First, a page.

Stains may seem like the enemy, but rest assured there are some very basic strategies that can give you the edge on even the toughest stains. No matter what kind of stain you are dealing with, some very specific rules apply to what you do.
There are some specific categories of stains that need different types of treatment. Depending on what category your stains fall into, you may need to use different water temperatures, stain removers, and removal methods to make sure that every trace of the stain is removed.
These stains include blood, dairy products, body soils, baby formula, mud, eggs,and baby food. Protein based stains will usually have some soiled areas that will need to be cleaned off with a spoon before attempting to treat them. Remember to avoid using hot water on these stains. Heat sets protein stains in fabric. Use cool water for washing and rinsing. Dried and old protein stains may need several rounds of treatment before they will be fully gone.
Protein Based Stain Removal
To remove protein based stains, you'll need a detergent or stain remover with enzymes. Most liquid laundry detergents already contain enzymes. Oxygen color safe bleaches can be very effective on protein based stains as well. Be sure to avoid heat. Hot water, an iron, or a dryer will set protein stains, ruining any chance of saving the stained item. Make sure a stain has been completely removed before drying it.
Dye based stains include some inks, fruit, grass, Kool Aid, and mustard. The trouble with dye based stains is in their strength and how rapidly they stain. To remove them, you'll probably need to soak the stained area repeatedly if the stain has set. If you get to a dye stain quickly enough, it can be removed with water, if not you may need repeated treatments. Unlike protein based stains, dye stains are best removed with hot water.
Dye Based Stain Removal
To best remove dye based stains, you need to get to them quickly. Dye based stains that are fresh can possibly be removed with just hot running water. If a stain has been sitting for awhile, it will probably be necessary to soak the stained area to fully remove the stain. Dye stains frequently need multiple treatments to fully remove the stain.
Tannin Based Stains
Tannin based stains include tea, coffee, soft drinks, fruit juice, and wine. Tannin stains are actually one of the easiest fresh stains to remove. Simply running a stained area under cold water and then washing in a regular cycle with the hottest water safe for your fabric will remove most stains. Set in tannin based stains are not as easy to get rid of. These stains will frequently need more thorough treatment, but be sure to avoid bar soaps. Tannin stains will be enhanced and made permanent if a soap is used.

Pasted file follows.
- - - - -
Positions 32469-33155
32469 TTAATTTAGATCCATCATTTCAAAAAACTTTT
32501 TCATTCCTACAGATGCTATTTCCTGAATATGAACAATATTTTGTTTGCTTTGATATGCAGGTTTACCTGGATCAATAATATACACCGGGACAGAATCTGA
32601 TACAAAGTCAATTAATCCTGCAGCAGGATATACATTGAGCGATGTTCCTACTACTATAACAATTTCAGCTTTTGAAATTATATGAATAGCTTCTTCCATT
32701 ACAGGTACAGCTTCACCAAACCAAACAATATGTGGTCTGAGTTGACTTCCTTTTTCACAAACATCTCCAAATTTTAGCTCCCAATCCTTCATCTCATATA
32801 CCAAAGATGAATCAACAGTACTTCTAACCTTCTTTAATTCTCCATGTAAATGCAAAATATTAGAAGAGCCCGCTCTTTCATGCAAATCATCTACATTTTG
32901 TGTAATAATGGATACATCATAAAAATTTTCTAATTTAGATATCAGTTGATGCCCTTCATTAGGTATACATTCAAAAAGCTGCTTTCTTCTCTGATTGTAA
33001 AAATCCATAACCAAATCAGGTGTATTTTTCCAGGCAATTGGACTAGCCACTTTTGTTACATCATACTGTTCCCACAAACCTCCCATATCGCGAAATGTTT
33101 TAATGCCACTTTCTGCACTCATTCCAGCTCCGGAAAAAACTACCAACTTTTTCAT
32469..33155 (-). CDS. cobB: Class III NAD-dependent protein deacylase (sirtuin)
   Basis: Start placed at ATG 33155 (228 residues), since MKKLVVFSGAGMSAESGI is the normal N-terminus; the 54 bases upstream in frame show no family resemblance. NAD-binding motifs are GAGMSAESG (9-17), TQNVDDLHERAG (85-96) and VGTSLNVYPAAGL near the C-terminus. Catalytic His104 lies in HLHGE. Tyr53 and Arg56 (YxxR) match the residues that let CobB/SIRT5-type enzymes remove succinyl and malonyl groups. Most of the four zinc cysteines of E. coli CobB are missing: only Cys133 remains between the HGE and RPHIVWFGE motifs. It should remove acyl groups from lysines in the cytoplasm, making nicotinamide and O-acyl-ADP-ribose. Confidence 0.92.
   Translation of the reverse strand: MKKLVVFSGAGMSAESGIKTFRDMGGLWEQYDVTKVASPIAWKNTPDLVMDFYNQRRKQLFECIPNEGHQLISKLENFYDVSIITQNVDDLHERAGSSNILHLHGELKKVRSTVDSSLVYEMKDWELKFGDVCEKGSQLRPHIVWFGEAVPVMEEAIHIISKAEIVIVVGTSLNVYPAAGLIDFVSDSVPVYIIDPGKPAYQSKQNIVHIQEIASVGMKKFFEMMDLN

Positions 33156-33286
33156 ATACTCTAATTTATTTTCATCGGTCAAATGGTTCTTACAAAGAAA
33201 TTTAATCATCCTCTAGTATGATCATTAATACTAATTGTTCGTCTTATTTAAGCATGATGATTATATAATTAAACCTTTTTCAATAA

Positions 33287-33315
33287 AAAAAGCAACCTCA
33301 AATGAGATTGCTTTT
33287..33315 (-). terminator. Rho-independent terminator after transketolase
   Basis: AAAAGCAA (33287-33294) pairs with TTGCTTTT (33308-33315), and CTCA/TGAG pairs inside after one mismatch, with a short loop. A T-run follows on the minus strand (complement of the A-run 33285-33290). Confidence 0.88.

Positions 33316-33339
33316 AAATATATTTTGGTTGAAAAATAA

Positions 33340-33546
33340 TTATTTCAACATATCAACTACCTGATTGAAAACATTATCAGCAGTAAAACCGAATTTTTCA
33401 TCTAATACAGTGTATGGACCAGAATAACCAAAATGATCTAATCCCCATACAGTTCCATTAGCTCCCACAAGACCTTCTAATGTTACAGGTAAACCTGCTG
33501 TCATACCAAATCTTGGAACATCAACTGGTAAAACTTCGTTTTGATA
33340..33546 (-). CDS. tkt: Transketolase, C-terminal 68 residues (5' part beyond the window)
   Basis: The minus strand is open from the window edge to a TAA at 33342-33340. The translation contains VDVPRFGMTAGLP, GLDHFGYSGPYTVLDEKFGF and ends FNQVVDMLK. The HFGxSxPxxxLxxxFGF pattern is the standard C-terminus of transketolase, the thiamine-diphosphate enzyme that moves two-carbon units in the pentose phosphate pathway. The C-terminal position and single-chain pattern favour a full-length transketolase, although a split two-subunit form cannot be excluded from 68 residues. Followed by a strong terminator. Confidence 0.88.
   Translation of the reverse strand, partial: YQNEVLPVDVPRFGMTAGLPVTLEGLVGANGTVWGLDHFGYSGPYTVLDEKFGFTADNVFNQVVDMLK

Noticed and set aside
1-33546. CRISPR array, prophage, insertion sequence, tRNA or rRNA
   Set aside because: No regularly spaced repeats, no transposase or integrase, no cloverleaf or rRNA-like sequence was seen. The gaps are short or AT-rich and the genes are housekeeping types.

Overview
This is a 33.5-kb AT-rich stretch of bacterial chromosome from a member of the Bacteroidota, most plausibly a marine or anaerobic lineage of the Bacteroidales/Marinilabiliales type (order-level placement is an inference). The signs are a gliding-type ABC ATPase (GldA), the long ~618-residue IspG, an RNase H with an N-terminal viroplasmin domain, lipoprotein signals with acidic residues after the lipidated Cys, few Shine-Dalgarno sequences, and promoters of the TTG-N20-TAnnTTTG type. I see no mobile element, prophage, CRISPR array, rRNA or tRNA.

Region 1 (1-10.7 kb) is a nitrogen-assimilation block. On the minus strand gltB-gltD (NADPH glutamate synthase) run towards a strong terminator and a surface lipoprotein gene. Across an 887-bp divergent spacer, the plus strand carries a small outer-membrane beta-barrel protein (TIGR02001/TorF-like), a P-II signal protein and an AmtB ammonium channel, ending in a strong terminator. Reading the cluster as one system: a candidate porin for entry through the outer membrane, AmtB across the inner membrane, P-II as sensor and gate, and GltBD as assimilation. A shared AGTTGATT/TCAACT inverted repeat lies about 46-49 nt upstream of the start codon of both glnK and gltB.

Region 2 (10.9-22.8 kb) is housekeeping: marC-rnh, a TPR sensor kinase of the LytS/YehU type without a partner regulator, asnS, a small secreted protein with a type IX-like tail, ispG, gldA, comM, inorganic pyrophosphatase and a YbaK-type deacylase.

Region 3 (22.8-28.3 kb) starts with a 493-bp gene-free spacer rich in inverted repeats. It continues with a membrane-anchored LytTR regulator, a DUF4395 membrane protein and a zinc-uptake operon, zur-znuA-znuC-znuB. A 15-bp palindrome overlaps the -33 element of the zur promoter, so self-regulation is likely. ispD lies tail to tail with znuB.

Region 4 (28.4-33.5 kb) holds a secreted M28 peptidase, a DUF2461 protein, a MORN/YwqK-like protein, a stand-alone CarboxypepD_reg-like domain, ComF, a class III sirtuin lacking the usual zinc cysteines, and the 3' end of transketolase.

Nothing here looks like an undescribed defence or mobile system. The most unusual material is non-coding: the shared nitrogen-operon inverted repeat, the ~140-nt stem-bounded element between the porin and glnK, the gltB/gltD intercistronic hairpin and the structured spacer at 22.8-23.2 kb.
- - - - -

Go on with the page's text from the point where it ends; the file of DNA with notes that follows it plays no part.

Tannin Based Stain Removal
To remove fresh tannin based stains, run the stained area under cold water, followed by a regular wash cycle with the hottest water the fabric will safely tolerate. Set in tannin stains are a different story. These stains may require multiple treatments and soaking to remove the stains fully. Be sure to avoid any bar soaps or any other type of soap when dealing with a tannin stains. Soap will set a tannin stain permanently. Make detergents are used instead of soaps.
Oil based stains include margarine, butter, makeup, oil, mayonnaise, deodorant, gasoline, and ring around the collar and cuff stains. The problem with oil stains is that they tend to reappear just when you think you've seen the last of them. Oils grab onto the fibers in your clothing and they don't like to let go. Oil stains also darken over time. To remove oil stains the key is letting a detergent soak into the stained area, and washing in the hottest water safe for the fabric. Double check that the stain has been removed before you place clothing in the dryer, and treat it again if your in doubt.
Oil Based Stain Removal
Oil stains can be difficult to fully get rid of. Oil stains can reappear just when you think you've seen the last of them. To remove oil stains, you'll need hot water and detergent. Soak the stained area before washing in the hottest water the clothing will tolerate. Check the stained area before you dry it to make sure the stain is fully gone. When in doubt repeat the stain removal process.
Combination based stains include, crayons, gum, lipstick, chocolate, gravy, tomato based stains, and bbq sauce. There are tons of combination based stains. These stains take the best of two other groups and mix them together to make it hard for you to treat them. Usually the combination is dye or color and oil. Start by removing the oily part of the stain first and then remove the dye or color portion.
Combination Based Stain Removal
Combination based stains are two or more classes of stains that each have to be dealt with to fully remove a stain. Combination based stains most often have oil and dye components to be removed. The first step is to treat the oily part of the stain followed by the color portion of the stain. Combination stains may need repeat treatments, and since a dryer will set the stains, be sure to fully remove the stain before drying.